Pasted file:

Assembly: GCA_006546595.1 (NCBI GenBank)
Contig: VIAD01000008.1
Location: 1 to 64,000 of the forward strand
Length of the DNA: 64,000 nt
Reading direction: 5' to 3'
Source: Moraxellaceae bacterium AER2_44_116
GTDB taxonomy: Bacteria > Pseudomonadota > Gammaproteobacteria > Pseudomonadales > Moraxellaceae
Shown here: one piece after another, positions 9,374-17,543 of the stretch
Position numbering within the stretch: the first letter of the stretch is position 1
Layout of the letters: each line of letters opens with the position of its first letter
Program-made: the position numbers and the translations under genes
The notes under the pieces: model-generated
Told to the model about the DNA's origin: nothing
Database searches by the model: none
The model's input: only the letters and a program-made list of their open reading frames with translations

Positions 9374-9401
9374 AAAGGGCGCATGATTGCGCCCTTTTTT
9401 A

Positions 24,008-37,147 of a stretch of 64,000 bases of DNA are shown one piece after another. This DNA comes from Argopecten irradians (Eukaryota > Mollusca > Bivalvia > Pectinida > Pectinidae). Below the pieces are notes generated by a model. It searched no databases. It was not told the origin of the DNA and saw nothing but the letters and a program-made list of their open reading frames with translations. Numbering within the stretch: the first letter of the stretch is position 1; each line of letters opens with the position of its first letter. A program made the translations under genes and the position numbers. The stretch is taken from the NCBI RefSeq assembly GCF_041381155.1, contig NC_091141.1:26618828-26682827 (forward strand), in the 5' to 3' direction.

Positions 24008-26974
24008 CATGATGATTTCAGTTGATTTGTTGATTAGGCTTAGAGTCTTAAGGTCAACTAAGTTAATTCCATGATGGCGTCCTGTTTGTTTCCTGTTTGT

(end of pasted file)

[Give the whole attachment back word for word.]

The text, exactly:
Assembly: GCA_006546595.1 (NCBI GenBank)
Contig: VIAD01000008.1
Location: 1 to 64,000 of the forward strand
Length of the DNA: 64,000 nt
Reading direction: 5' to 3'
Source: Moraxellaceae bacterium AER2_44_116
GTDB taxonomy: Bacteria > Pseudomonadota > Gammaproteobacteria > Pseudomonadales > Moraxellaceae
Shown here: one piece after another, positions 9,374-17,543 of the stretch
Position numbering within the stretch: the first letter of the stretch is position 1
Layout of the letters: each line of letters opens with the position of its first letter
Program-made: the position numbers and the translations under genes
The notes under the pieces: model-generated
Told to the model about the DNA's origin: nothing
Database searches by the model: none
The model's input: only the letters and a program-made list of their open reading frames with translations

Positions 9374-9401
9374 AAAGGGCGCATGATTGCGCCCTTTTTT
9401 A

Positions 24,008-37,147 of a stretch of 64,000 bases of DNA are shown one piece after another. This DNA comes from Argopecten irradians (Eukaryota > Mollusca > Bivalvia > Pectinida > Pectinidae). Below the pieces are notes generated by a model. It searched no databases. It was not told the origin of the DNA and saw nothing but the letters and a program-made list of their open reading frames with translations. Numbering within the stretch: the first letter of the stretch is position 1; each line of letters opens with the position of its first letter. A program made the translations under genes and the position numbers. The stretch is taken from the NCBI RefSeq assembly GCF_041381155.1, contig NC_091141.1:26618828-26682827 (forward strand), in the 5' to 3' direction.

Positions 24008-26974
24008 CATGATGATTTCAGTTGATTTGTTGATTAGGCTTAGAGTCTTAAGGTCAACTAAGTTAATTCCATGATGGCGTCCTGTTTGTTTCCTGTTTGT